Despite a lifetime of claiming that he wasn't out to set the world on fire, Freddie Johnson of Nashville, Tennessee, accidentally did just that when he dropped a pile of smoldering cigarette butts into a trash can which, unbeknownst to him, contained a not-quite-empty container of gasoline. The video he shot of the ensuing explosion has since gone viral, serving as a dire warning of the dangers of fossil fuel and the importance of proper waste disposal - and turning the humble factory worker into an environmental hero.
"It was really nothing special," said Freddie of his dramatic act of trash-can activism. "Just taking out the trash and dumping Mama's ashtray. And I followed the natural course of events from there. No big deal."
Others, however, have viewed Freddie's trash-can activism as highly special indeed - even going so far as to nominate him for a highly-prestigious international award.
"The Noble Prize in Chemistry, I think they call it?" said Freddie. "Which to me is crazy. I'm humble folk. I'm no nobility."
Freddie noted that upon hearing of his nomination for the Nobel Prize in Chemistry, his mother, Mabel Johnson, cautioned him that many of these so-called "awards" are actually scams, and extracted a promise from him to withdraw from the contest if anyone demanded that he pay an entry fee.
"They haven't done anything like that, though," said Freddie of the Nobel Prize committee. "They've been nothing but nice. I told Mama she had nothing to worry about there, which made her feel better. She said she's praying for me to win if it's God's will."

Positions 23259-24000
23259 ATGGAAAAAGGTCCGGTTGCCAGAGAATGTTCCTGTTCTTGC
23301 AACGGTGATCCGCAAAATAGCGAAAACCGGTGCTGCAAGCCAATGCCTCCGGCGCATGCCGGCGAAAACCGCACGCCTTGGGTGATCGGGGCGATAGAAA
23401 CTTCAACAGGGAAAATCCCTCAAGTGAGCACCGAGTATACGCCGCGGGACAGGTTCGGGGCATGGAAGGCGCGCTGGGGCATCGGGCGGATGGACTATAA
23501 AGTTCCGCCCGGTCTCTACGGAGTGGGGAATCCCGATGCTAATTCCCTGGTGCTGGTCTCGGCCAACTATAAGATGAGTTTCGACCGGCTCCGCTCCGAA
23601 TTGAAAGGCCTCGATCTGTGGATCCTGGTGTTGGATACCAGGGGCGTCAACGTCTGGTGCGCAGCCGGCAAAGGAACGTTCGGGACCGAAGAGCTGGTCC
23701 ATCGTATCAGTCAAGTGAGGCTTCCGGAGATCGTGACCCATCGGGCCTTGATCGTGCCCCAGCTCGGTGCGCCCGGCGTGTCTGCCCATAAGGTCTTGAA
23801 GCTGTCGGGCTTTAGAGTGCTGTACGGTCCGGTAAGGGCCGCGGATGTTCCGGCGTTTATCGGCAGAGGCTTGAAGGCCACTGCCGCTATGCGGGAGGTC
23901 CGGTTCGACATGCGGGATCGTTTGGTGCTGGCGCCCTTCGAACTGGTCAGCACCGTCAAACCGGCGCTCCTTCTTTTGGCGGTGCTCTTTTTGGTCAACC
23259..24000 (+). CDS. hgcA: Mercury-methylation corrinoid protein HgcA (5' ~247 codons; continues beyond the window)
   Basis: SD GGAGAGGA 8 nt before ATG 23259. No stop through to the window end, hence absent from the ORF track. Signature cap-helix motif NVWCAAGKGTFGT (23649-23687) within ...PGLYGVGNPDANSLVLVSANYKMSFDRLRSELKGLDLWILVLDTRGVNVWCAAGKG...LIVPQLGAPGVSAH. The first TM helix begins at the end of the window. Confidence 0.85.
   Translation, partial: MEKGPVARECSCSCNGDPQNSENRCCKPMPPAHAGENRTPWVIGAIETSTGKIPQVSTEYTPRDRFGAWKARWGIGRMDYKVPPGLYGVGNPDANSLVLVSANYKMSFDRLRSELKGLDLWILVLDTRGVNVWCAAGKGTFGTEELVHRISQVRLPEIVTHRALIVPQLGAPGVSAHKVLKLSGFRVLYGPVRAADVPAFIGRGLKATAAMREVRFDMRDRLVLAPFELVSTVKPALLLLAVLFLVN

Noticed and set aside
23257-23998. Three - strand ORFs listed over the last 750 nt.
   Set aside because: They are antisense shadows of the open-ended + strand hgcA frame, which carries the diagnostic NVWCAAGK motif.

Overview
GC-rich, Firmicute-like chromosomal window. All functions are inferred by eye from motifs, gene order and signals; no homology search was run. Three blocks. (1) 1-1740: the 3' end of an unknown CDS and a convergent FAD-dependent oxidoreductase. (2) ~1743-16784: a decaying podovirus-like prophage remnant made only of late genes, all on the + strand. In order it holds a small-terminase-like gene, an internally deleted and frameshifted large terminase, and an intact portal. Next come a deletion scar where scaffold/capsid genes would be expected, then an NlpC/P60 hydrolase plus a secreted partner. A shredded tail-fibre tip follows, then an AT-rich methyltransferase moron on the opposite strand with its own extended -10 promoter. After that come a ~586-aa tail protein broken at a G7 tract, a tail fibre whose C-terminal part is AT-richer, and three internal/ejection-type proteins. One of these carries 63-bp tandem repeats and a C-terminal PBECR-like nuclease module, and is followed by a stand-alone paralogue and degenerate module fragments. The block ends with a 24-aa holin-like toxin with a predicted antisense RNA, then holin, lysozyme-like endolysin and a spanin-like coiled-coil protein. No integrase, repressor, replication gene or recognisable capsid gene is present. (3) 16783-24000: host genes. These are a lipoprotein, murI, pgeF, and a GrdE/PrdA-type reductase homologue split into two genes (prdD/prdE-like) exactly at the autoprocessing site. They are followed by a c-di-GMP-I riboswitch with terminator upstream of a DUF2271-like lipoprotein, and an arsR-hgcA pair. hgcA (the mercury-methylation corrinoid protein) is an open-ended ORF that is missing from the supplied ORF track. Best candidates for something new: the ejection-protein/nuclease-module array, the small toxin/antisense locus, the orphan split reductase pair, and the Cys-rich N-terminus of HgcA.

Freddie has taken his newfound fame in stride, and says that he has no plans to stage another environmental action. "I feel that what I've already done speaks for itself," he said.
When asked to comment generally on the state of the planet, Freddie said, "The funny thing about it is, it just keeps on spinning. I haven't really got much more to say about it than that."
Downplay the significance though he might, the environmental movement triggered by Freddie's trash can activism has accomplished more in the way of reversing global warming than organizations like the Sierra Club and 350.org have managed to accomplish in the past decade, inspiring very real hope for the fate of humanity.
"Freddie Johnson represents grassroots activism at its best," said 350.org founder Bill McKibben. "With guys like him lighting fires under people to get things done, we humans just might stand a chance."